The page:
Dude, where’s my car? New Oregon data shows where electric vehicles are located and where they continue to remain a rarity
By Rachel Dawson
Where are all the electric cars in Oregon? If you live in Portland, they’re hard to miss. But leave the metro area, and EVs are a rare sight. To get an idea, check out the Oregon Department of Energy’s new interactive EV dashboard. The dashboard tracks EV purchases by county and model.
The dashboard clearly shows that Oregon’s wealthy and urban counties are benefiting most from subsidies for a costly technology that remains out of reach for many Oregonians. Rather than letting the market operate freely, Oregon officials and utilities alike are attempting to push more consumers towards purchasing EVs by offering taxpayer funded rebates.
Total Number of Electric Vehicles by County
Where are those subsidies going? Nationally, around 60% of EV buyers have six-figure incomes. About half are aged 25 to 55, and 75% are male.
At the state level, the Oregon Department of Environmental Quality (DEQ) offers a “Clean Vehicle Rebate” program and a “Charge Ahead Rebate” program that provides up to $2,500 for the purchase or lease of a new qualifying EV with an additional $2,500 for Oregonians with low or moderate incomes for either a new or used EV. However, low-income Oregonians can only receive both rebates if they purchase a brand new EV. DEQ receives $12 million annually to fund these programs from a vehicle privilege tax imposed on car dealers throughout the state. In other words, someone purchasing a traditional gas power car is helping pay for someone else’s EV purchase.
On top of that, the federal government offers a tax credit for all new EVs and hybrids up to $7,500, depending on the model. Additionally, many Oregon utilities offer monetary incentives for EVs and charging infrastructure. For example, the Emerald People’s Utility District (PUD) offers a $100 incentive for customers registering new or used EVs, while the Central Lincoln PUD offers customers a $250 rebate for purchasing a level 2 EV charger.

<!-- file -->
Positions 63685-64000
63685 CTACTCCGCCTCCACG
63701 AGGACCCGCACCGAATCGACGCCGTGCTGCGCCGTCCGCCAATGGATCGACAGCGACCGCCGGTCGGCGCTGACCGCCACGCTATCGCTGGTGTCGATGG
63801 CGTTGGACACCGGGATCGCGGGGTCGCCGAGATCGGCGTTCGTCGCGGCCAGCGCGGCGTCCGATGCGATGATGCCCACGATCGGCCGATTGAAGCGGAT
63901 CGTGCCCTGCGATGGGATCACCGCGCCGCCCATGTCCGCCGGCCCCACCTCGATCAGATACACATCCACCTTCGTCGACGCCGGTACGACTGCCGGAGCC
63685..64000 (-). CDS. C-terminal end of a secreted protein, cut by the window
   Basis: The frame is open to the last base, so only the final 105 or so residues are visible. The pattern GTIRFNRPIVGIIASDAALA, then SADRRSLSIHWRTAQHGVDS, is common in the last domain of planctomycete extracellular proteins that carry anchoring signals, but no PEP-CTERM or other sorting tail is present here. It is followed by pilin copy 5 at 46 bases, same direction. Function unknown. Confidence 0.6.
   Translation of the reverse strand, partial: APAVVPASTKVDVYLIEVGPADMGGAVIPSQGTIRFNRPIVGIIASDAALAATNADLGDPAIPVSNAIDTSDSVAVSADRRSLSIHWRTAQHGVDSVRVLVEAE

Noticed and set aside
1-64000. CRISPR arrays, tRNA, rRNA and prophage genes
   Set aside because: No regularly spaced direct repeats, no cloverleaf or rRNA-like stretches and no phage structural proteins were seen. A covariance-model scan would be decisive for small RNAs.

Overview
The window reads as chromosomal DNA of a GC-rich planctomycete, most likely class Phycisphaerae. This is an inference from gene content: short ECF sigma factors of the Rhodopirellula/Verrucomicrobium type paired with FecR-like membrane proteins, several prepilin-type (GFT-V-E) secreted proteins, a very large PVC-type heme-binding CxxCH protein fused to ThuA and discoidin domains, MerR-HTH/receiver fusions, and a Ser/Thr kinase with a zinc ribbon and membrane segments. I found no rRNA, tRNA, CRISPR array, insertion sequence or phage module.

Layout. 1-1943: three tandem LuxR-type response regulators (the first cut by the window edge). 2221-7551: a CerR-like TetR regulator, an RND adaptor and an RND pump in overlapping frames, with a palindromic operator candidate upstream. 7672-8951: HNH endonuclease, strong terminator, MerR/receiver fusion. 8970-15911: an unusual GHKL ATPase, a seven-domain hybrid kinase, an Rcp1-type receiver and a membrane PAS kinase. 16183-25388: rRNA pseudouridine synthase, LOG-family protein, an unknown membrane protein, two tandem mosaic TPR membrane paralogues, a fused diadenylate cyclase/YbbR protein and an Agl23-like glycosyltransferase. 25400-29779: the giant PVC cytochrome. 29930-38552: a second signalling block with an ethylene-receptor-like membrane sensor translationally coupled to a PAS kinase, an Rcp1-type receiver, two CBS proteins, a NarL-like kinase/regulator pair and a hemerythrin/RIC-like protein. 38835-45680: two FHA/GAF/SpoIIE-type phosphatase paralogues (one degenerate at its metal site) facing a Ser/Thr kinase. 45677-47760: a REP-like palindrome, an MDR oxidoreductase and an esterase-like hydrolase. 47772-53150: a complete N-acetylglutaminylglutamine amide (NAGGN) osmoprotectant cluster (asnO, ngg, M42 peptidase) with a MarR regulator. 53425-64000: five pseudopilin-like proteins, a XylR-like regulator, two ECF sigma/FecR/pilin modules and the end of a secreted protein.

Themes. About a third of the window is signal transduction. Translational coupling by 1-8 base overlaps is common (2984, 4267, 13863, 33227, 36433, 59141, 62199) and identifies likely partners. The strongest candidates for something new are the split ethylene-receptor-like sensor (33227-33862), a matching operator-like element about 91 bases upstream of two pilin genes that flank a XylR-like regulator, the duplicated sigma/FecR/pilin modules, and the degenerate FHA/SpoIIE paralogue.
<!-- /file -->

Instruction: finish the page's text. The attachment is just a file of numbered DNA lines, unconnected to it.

Of the 31,977 EVs in Oregon, around 64% (or 20,559 vehicles) are located in the Portland area. One could argue that more EVs are in the Portland metro area due to its larger population size. However, data from ODOE’s own dashboard shows that EV adoption grows as a county’s wealth increases even when accounting for population size.
Further, the most commonly purchased EV is a Tesla, which accounts for around 27% of all EVs registered in Oregon. The vast majority of these, around 70%, are registered in the Portland area. You certainly won’t see a Tesla driving around Harney, Morrow, or Wheeler counties in Eastern Oregon.
This is likely because in addition to being costly, current EV technology faces difficulties with range and cold temperatures. The vehicles use lithium-ion batteries which are sensitive to temperature changes. Cold temperatures can cut their range by up to one-third. These issues make EVs a suitable option for warm, urban areas—a big reason why the largest markets for EVs in the US can be found in California, Texas, and Florida. However, EVs may experience difficulties during Eastern Oregon’s cold winters.
David Larson, Jaguar Land Rover’s general manager of product development, told ABC news that EVs “still cost a lot more than ICE [internal combustion engine] cars and charging takes a long time…. For a rancher in Montana, EVs are not the solution. These cars are for people who live in urban areas and don’t travel more than 100 miles or more a week.”
As car companies continue to innovate, the cost of EVs will likely continue to fall while EV registrations increase without additional government pressure. People should be free to make the decision to purchase an EV using their own hard-earned money. However, the state should not be using tax dollars, especially from rural and low-income Oregonians, to subsidize their cost.
The privilege tax does not bring the state together. Rather, it illuminates the existing rural and urban divide. If Governor Brown were truly committed to equity, she would repeal this divisive privilege tax.
Rachel Dawson is a Policy Analyst at the Portland-based Cascade Policy Institute, Oregon’s free market public policy research organization. She can be reached at firstname.lastname@example.org